Let’s be honest. You knew THAT was going to happen, if you stuck around late enough to see Mariano Rivera’s latest, the bases-loaded no-out escape to cap a one-run, extra-inning comeback win in Arizona.
Baseball math will tell you that the home team wins anywhere from 70 to 75 percent of the time when it loads the bases with no outs, down a run in the bottom of the last inning
With Rivera on the mound, it felt to this observer, that the Diamondbacks chances of winning were ZERO.
It didn’t matter that Chris Young and Adam LaRoche were hitting over .500 this season with the bases loaded. They had no shot.
Neither did poor Mark Reynolds, now 0-for-his-last 21 in bases-loaded situations. He likely won’t forget this one, and neither will we. It ranks among Rivera’s best works.
But what else does that list include? We came up with a few.
July 4, 1995 at White Sox
Rivera’s best start came in Chicago on our nation’s birthday. You may have heard John Kruk speak of this one before on “Baseball Tonight.” The White Sox were given a scouting report on a different Rivera, one who was a junkball pitcher.
Kruk realized that wasn’t the case after his first at-bat when he saw the 95 mile-per-hour fastball. Rivera finished eight innings of scoreless two-hit ball with 11 strikeouts.
October 4, 1995, ALDS Game 2 vs Mariners
Rivera’s first postseason effort set the standard for what followed. In 3 1/3 innings of relief in a tie score, Rivera allowed no runs and whiffed five.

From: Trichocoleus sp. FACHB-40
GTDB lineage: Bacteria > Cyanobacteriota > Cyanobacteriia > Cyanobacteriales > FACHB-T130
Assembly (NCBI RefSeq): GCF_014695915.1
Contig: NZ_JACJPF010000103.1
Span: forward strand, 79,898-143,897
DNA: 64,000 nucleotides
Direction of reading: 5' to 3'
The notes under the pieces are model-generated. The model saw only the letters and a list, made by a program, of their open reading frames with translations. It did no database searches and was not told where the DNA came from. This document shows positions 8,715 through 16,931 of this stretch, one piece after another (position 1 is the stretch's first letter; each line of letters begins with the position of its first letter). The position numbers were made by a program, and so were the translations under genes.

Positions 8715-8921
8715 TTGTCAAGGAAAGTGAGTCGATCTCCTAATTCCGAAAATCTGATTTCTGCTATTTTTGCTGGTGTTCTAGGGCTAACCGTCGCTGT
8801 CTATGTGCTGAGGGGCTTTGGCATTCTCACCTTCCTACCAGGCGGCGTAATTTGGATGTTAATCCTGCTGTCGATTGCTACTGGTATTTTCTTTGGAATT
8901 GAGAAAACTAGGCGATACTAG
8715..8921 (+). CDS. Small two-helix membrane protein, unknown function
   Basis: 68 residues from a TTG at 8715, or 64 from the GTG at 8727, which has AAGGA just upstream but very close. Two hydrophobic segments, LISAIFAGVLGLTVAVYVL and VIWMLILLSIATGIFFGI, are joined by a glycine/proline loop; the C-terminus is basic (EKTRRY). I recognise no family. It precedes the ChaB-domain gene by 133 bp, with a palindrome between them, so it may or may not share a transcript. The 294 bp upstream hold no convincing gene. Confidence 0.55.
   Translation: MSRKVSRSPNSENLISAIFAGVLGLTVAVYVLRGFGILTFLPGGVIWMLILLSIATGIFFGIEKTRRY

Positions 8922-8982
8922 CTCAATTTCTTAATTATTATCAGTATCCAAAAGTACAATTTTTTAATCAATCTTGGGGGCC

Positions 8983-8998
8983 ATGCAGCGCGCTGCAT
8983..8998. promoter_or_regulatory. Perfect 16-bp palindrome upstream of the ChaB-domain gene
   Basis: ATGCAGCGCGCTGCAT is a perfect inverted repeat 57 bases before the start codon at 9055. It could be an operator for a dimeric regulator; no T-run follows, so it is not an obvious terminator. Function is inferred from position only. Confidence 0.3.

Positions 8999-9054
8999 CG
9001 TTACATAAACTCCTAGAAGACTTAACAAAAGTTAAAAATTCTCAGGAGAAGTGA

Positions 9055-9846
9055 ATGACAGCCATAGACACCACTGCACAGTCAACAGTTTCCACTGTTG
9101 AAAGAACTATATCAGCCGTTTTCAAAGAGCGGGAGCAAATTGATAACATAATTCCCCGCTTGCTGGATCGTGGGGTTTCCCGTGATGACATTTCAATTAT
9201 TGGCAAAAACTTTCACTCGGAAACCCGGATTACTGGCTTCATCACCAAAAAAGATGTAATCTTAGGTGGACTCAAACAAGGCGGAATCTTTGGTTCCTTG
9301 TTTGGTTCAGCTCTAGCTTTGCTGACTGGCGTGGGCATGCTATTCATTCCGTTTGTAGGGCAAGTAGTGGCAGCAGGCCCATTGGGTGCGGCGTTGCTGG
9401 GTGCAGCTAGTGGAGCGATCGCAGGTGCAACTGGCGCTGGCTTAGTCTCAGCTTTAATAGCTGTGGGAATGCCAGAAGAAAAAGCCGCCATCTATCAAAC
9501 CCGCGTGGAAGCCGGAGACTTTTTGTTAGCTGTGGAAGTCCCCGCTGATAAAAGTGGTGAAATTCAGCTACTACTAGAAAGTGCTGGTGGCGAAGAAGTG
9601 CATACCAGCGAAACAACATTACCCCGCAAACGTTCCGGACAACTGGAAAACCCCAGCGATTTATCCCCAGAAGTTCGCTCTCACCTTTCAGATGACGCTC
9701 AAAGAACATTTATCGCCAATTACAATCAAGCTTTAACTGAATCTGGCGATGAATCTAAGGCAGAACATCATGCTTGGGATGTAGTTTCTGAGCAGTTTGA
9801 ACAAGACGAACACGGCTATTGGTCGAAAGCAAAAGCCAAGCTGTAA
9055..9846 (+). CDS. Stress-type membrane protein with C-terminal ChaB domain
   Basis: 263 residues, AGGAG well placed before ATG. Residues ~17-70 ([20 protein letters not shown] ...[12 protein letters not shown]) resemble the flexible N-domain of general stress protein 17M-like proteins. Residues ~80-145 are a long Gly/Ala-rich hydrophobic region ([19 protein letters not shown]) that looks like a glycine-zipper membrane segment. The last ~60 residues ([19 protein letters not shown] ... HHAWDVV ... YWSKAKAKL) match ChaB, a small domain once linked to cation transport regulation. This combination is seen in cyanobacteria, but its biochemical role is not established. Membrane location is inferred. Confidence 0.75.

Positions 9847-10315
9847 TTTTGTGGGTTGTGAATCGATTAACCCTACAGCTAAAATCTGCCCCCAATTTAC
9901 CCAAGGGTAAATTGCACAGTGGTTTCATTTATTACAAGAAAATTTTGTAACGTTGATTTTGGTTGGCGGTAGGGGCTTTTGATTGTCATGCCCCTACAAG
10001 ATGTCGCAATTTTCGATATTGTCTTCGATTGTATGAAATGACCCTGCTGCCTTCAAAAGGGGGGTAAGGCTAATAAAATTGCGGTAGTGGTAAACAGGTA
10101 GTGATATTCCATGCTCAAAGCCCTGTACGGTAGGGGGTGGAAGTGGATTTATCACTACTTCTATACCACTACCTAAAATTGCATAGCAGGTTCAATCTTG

In the top of the 15th, he escaped a two-on, one-out scenario by striking out Doug Strange and getting Tino Martinez on a fly out. Three batters later, the Yankees were winners on Jim Leyritz’s walk-off home run.
October 16, 2003, Game 7 of ALCS vs Red Sox
This one didn’t require any heavy-duty escape acts, but it’s viewed as Rivera’s signature performance. Over three innings and 48 pitches in the most pressure-packed situation possible, Rivera allowed no runs and two harmless hits.
After Aaron Boone hit his walk-off, pennant-winning home run, Rivera did the appropriate thing to celebrate. He ran out to the pitcher’s mound and kissed it.
July 5, 2008 vs Red Sox
OK, this one didn’t start so impressive. Rivera, protecting a 2-0 lead in the ninth inning, allowed the first four batters to reach, and he hit two of them, including Kevin Youkilis, to force in a run and load the bases with nobody out.
Rivera rose to the challenge, just as he did on Wednesday. Coco Crisp struck out swinging on three pitches. Jason Varitek got up 2-0, but mustered only a popup to first base. Julio Lugo, the Red Sox last hope, went down meekly, striking out on a 2-2 pitch. Final score, Yankees 2, Red Sox 1.
What else belongs on this list? Join the conversation and add some others.
Mark Simon is a researcher for Baseball Tonight. You can follow him on Twitter or e-mail him at email@example.com.